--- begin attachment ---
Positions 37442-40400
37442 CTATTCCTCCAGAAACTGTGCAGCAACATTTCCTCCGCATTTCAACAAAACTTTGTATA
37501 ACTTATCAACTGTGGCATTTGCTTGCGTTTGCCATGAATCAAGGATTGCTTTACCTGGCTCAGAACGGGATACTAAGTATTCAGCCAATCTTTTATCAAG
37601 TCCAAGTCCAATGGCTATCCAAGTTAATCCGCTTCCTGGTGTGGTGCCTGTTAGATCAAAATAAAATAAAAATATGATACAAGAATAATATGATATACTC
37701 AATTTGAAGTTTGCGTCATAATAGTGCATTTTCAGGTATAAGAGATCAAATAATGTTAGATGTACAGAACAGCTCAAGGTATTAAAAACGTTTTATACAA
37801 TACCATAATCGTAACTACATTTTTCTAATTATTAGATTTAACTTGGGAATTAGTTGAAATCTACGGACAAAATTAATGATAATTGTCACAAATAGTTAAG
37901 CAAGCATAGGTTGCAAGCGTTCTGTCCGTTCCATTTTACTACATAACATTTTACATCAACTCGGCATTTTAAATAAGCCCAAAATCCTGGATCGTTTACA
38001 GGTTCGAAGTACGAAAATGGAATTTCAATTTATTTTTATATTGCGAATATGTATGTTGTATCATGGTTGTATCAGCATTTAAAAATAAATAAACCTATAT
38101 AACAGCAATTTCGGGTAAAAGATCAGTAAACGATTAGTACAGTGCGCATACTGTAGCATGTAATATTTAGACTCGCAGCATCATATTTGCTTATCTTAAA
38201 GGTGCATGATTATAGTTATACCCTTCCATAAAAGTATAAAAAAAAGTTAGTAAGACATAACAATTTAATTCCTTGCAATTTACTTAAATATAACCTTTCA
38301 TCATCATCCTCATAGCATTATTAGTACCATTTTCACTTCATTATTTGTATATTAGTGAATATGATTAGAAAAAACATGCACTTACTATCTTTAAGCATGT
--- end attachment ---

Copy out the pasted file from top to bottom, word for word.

Positions 37442-40400
37442 CTATTCCTCCAGAAACTGTGCAGCAACATTTCCTCCGCATTTCAACAAAACTTTGTATA
37501 ACTTATCAACTGTGGCATTTGCTTGCGTTTGCCATGAATCAAGGATTGCTTTACCTGGCTCAGAACGGGATACTAAGTATTCAGCCAATCTTTTATCAAG
37601 TCCAAGTCCAATGGCTATCCAAGTTAATCCGCTTCCTGGTGTGGTGCCTGTTAGATCAAAATAAAATAAAAATATGATACAAGAATAATATGATATACTC
37701 AATTTGAAGTTTGCGTCATAATAGTGCATTTTCAGGTATAAGAGATCAAATAATGTTAGATGTACAGAACAGCTCAAGGTATTAAAAACGTTTTATACAA
37801 TACCATAATCGTAACTACATTTTTCTAATTATTAGATTTAACTTGGGAATTAGTTGAAATCTACGGACAAAATTAATGATAATTGTCACAAATAGTTAAG
37901 CAAGCATAGGTTGCAAGCGTTCTGTCCGTTCCATTTTACTACATAACATTTTACATCAACTCGGCATTTTAAATAAGCCCAAAATCCTGGATCGTTTACA
38001 GGTTCGAAGTACGAAAATGGAATTTCAATTTATTTTTATATTGCGAATATGTATGTTGTATCATGGTTGTATCAGCATTTAAAAATAAATAAACCTATAT
38101 AACAGCAATTTCGGGTAAAAGATCAGTAAACGATTAGTACAGTGCGCATACTGTAGCATGTAATATTTAGACTCGCAGCATCATATTTGCTTATCTTAAA
38201 GGTGCATGATTATAGTTATACCCTTCCATAAAAGTATAAAAAAAAGTTAGTAAGACATAACAATTTAATTCCTTGCAATTTACTTAAATATAACCTTTCA
38301 TCATCATCCTCATAGCATTATTAGTACCATTTTCACTTCATTATTTGTATATTAGTGAATATGATTAGAAAAAACATGCACTTACTATCTTTAAGCATGT